Population and Food: Global Trends and Future Prospects

Population and Food: Global Trends and Future Prospects

Population and Food: Global Trends and Future Prospects

Population and Food: Global Trends and Future Prospects

Synopsis

The book suggests that food production in most world regions has kept ahead of population growth, that future food production prospects are encouraging, and that probably the people of the world will be better fed in the 21st than in the 20th century.

Excerpt

Food not only constitutes the principal part of the riches of the world, but it is the abundance of food which gives the principal part of their value to many other sorts of riches.

(Adam Smith, 1776, pp. 218-19)

In order to know anything it is necessary to know everything, but in order to talk about anything it is necessary to neglect a great deal.

(Joan Robinson, 1941, p. 8)

I must be a little crazy to have written this book. The subject is so large. But in the early 1990s I read a claim that the world's population was growing faster than the production of grain and, more striking still, that population growth was now outpacing grain production in each major geographical region. These statements have been followed by other disturbing assertions-for example, that growth in the average world grain yield is now dramatically slowing down. And in the mid-1990s there is certainly no shortage of writers who argue that humanity will soon face really colossal food problems. This dire perspective is sometimes termed 'neoMalthusian', because in its emphasis on hunger, starvation and famine it echoes themes popularized by Thomas Robert Malthus' polemical essay of 1798.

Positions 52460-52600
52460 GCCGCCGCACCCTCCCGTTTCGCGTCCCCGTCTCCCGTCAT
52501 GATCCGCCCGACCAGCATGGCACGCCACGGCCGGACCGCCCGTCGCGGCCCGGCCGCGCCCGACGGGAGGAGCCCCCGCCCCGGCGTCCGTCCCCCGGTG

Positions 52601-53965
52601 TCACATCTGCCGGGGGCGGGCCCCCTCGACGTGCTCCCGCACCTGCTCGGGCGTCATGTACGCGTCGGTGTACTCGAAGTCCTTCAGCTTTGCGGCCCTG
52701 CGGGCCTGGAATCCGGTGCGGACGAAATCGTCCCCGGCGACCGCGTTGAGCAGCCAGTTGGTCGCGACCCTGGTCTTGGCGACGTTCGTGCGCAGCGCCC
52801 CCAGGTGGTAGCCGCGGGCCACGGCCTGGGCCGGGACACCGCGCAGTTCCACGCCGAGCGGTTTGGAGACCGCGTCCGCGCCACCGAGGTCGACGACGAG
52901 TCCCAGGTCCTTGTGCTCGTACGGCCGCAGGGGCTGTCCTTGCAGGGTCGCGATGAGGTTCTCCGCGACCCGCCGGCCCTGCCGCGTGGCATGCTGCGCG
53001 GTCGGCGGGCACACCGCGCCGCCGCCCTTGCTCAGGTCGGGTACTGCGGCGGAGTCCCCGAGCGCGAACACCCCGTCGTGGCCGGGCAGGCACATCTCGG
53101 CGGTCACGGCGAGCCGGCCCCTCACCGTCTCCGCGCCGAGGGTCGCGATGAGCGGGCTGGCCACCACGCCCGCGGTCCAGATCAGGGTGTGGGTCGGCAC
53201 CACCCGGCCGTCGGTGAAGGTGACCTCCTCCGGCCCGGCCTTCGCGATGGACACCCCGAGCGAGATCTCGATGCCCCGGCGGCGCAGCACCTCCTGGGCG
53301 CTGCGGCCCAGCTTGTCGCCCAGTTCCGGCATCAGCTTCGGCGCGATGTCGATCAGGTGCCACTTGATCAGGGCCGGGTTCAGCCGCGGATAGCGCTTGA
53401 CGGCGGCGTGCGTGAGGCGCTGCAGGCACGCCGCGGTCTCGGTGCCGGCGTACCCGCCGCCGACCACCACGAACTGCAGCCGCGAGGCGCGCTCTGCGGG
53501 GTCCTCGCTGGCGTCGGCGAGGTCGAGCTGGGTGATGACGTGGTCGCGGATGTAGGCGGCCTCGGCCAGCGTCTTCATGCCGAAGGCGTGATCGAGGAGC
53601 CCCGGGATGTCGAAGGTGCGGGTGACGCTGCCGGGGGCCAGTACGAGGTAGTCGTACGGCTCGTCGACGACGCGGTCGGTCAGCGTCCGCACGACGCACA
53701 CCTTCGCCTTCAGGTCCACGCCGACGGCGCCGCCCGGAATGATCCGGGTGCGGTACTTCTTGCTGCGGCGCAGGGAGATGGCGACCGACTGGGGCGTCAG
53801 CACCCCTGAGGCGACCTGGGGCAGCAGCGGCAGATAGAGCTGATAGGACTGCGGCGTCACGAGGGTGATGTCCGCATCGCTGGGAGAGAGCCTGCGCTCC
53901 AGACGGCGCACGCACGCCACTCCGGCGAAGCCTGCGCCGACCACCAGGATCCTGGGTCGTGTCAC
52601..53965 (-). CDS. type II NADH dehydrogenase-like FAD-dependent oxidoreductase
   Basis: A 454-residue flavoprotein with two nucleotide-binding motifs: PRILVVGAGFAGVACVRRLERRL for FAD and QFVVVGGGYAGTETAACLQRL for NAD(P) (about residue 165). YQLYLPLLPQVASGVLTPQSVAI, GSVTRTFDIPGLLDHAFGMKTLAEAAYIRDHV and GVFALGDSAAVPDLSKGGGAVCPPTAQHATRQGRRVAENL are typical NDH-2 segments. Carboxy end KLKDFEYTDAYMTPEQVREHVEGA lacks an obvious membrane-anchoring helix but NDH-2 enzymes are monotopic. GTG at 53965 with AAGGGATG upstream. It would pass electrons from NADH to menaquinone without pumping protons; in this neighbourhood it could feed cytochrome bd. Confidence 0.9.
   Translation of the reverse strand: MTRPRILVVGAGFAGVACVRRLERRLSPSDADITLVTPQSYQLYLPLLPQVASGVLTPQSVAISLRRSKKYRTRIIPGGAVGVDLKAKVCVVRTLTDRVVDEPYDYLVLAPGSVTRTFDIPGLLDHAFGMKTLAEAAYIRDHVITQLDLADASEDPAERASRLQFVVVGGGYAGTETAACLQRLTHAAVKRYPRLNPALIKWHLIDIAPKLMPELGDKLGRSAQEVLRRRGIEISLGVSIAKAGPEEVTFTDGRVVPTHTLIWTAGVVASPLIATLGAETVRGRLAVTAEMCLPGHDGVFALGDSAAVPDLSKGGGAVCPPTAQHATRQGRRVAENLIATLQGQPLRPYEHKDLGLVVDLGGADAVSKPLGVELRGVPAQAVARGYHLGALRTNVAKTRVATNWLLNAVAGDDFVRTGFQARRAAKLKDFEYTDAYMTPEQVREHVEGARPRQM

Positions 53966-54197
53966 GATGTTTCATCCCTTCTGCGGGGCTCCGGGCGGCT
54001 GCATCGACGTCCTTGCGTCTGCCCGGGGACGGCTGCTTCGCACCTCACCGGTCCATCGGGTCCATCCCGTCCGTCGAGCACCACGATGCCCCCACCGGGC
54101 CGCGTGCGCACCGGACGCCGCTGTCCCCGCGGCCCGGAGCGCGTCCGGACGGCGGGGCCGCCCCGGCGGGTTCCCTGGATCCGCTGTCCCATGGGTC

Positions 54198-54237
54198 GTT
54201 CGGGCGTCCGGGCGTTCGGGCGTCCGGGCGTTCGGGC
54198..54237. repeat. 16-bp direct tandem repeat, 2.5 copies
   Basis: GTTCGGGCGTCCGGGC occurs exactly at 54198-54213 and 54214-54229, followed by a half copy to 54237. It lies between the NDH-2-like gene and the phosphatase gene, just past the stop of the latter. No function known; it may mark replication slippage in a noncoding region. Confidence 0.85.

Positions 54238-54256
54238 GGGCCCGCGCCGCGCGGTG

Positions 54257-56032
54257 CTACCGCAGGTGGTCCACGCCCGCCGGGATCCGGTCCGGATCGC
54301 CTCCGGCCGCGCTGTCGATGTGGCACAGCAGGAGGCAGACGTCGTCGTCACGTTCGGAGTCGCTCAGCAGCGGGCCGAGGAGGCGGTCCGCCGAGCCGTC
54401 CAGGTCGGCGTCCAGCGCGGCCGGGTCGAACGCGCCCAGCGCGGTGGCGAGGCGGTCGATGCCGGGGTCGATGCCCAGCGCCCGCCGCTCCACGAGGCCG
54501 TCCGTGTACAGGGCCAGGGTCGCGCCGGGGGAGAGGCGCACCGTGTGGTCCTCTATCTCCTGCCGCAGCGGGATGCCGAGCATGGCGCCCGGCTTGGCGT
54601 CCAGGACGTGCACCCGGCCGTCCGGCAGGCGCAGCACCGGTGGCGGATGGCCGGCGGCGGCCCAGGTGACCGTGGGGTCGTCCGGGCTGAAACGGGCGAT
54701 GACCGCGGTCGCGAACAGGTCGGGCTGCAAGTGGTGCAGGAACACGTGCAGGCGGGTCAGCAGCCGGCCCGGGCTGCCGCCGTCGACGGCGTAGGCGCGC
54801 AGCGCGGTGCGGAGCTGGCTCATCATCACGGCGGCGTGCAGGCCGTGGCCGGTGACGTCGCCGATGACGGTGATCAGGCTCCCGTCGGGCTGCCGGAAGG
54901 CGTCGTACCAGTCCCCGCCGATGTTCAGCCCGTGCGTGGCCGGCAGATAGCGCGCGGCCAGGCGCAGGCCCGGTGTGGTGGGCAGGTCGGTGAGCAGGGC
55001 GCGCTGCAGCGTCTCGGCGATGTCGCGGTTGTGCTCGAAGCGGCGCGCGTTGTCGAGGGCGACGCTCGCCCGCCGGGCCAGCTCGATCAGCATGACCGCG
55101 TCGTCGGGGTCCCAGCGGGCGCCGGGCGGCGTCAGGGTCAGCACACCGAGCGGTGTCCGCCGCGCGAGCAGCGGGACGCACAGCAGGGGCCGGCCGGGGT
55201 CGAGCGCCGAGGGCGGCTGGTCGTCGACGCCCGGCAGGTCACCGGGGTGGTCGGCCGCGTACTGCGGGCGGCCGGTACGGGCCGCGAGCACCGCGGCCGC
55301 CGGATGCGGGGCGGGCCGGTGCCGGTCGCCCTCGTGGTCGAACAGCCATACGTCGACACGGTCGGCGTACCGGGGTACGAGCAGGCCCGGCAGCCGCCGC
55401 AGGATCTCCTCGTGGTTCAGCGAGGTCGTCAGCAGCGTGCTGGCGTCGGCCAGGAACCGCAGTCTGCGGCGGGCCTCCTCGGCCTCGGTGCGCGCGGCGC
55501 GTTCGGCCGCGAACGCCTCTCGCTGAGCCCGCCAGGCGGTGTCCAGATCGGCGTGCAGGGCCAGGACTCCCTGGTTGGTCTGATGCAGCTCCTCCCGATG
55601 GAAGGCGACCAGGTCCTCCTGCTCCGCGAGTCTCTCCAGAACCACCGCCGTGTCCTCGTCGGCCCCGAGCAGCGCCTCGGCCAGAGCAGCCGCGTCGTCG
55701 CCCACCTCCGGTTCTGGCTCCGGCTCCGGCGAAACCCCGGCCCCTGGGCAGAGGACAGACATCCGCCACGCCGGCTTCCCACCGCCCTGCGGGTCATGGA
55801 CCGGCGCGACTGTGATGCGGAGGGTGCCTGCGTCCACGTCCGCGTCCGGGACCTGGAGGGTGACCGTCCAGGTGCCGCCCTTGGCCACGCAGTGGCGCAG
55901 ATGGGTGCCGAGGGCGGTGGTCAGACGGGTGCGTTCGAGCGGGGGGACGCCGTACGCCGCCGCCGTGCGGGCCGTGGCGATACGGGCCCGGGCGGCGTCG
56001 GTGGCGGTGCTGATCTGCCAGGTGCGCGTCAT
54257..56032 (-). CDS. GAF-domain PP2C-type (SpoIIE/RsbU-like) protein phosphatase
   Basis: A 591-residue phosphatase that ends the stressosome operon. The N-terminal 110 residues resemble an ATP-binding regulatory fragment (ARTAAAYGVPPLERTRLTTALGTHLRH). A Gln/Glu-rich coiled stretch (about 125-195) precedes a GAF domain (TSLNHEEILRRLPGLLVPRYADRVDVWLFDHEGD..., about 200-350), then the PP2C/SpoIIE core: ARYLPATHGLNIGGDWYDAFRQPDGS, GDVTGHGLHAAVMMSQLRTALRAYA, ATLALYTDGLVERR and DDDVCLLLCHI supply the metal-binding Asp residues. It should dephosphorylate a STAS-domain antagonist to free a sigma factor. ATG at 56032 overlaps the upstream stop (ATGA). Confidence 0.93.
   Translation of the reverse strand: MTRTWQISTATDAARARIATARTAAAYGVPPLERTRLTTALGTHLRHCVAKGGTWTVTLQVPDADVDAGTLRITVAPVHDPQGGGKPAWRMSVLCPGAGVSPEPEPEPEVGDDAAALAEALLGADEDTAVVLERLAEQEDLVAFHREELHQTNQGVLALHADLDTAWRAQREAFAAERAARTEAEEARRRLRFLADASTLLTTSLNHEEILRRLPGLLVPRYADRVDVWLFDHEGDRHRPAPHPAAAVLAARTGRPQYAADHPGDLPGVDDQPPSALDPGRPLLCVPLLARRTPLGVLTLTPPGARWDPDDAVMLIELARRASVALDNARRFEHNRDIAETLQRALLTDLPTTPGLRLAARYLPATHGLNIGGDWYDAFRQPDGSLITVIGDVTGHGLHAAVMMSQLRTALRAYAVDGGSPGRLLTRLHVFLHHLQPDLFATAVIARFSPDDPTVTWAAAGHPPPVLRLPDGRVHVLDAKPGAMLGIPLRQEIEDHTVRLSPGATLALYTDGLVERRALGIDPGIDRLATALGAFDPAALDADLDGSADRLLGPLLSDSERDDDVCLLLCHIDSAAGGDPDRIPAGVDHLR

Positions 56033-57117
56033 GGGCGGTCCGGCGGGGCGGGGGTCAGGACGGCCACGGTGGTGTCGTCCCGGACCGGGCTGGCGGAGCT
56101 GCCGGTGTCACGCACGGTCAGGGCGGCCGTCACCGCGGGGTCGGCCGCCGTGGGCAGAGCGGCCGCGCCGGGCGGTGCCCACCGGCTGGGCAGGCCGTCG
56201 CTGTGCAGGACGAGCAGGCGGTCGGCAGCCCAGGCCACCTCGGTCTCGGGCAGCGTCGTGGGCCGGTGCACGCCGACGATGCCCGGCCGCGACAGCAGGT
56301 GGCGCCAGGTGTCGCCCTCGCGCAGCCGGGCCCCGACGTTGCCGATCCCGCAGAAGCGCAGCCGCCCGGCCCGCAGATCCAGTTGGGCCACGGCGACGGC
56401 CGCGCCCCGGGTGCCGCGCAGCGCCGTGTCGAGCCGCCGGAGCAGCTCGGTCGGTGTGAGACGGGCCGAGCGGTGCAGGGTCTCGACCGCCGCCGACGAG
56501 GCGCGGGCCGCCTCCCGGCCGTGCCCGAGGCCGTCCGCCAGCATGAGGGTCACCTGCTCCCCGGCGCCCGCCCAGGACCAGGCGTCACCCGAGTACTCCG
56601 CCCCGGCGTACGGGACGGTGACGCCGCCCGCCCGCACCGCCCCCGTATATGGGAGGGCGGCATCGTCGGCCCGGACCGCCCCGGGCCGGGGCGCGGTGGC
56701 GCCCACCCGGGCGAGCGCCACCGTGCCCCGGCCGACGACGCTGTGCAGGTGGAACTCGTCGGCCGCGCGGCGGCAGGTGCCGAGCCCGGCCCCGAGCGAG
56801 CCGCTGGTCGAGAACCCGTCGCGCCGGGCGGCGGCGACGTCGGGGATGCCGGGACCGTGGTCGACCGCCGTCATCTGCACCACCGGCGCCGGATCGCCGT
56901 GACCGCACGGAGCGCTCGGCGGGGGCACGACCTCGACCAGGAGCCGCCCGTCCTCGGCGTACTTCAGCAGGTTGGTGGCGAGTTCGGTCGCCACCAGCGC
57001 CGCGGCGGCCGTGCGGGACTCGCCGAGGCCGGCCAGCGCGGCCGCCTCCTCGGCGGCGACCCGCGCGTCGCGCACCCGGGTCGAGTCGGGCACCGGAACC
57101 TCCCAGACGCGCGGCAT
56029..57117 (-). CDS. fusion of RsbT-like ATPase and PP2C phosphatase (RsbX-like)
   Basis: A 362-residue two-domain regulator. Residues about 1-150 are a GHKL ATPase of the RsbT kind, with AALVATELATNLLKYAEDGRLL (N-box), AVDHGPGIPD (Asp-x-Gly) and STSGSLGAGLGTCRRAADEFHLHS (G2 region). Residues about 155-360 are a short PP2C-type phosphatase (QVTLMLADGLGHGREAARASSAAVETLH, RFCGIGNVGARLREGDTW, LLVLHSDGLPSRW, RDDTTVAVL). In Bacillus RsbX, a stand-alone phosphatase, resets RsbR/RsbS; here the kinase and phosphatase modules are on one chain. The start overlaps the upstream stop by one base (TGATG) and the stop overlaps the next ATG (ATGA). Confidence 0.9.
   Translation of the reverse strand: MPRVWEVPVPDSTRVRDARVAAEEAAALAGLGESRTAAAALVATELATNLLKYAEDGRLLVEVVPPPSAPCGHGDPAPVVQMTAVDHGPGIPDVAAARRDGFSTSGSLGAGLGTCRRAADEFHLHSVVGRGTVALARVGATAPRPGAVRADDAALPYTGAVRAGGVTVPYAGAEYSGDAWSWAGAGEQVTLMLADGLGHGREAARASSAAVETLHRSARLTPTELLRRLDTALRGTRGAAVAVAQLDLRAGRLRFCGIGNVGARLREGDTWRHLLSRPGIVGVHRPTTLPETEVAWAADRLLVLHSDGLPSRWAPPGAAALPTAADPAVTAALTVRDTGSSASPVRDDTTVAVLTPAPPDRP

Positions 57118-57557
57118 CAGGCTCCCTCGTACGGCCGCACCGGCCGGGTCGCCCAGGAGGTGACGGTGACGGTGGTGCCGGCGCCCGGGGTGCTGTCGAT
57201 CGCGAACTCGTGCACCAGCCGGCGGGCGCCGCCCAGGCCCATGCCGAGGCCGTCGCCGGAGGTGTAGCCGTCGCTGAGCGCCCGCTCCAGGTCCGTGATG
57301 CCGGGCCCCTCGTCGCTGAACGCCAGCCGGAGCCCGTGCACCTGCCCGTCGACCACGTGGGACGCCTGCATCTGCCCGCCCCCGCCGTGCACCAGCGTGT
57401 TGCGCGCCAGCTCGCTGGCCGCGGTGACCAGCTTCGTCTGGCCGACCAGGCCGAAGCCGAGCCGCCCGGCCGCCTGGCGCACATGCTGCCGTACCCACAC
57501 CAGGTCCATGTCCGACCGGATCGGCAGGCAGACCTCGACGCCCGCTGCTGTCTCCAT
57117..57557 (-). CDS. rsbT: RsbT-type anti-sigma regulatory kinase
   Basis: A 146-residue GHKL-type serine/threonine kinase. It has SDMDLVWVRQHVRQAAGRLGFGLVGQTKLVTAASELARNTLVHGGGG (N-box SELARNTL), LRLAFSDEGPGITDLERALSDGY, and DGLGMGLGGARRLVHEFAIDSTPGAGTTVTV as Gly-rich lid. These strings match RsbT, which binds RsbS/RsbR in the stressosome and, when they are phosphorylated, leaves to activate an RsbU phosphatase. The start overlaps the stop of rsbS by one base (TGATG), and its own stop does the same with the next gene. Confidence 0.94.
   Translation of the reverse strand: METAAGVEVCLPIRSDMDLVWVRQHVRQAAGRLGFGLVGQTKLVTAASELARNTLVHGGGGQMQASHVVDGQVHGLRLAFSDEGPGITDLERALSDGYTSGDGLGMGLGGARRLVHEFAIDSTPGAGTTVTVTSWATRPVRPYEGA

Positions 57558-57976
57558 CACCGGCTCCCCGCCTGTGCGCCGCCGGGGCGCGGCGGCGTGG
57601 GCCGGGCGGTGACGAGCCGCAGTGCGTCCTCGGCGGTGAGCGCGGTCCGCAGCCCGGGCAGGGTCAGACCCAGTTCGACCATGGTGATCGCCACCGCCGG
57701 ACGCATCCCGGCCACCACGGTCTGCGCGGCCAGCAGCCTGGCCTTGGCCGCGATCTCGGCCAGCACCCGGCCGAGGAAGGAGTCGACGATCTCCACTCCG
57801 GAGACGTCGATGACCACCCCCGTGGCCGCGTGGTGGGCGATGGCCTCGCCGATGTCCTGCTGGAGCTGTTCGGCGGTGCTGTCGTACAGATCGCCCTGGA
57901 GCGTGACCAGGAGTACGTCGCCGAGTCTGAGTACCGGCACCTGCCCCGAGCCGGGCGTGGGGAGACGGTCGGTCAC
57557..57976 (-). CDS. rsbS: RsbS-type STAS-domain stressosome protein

The writings of Lester R. Brown are particularly prominent on these issues. See, for example, Brown (1991, pp. 11-15; 1994a, pp. 177-87) and Brown and Kane (1995, especially chs 2 and 10).

The full title of this book, which achieved immediate notoriety, is An Essay on the Principle of Population as it Affects the Future Improvement of Society with Remarks on the Speculations of Mr. Godwin, M. Condorcet, and Other Writers. See Malthus (1798).

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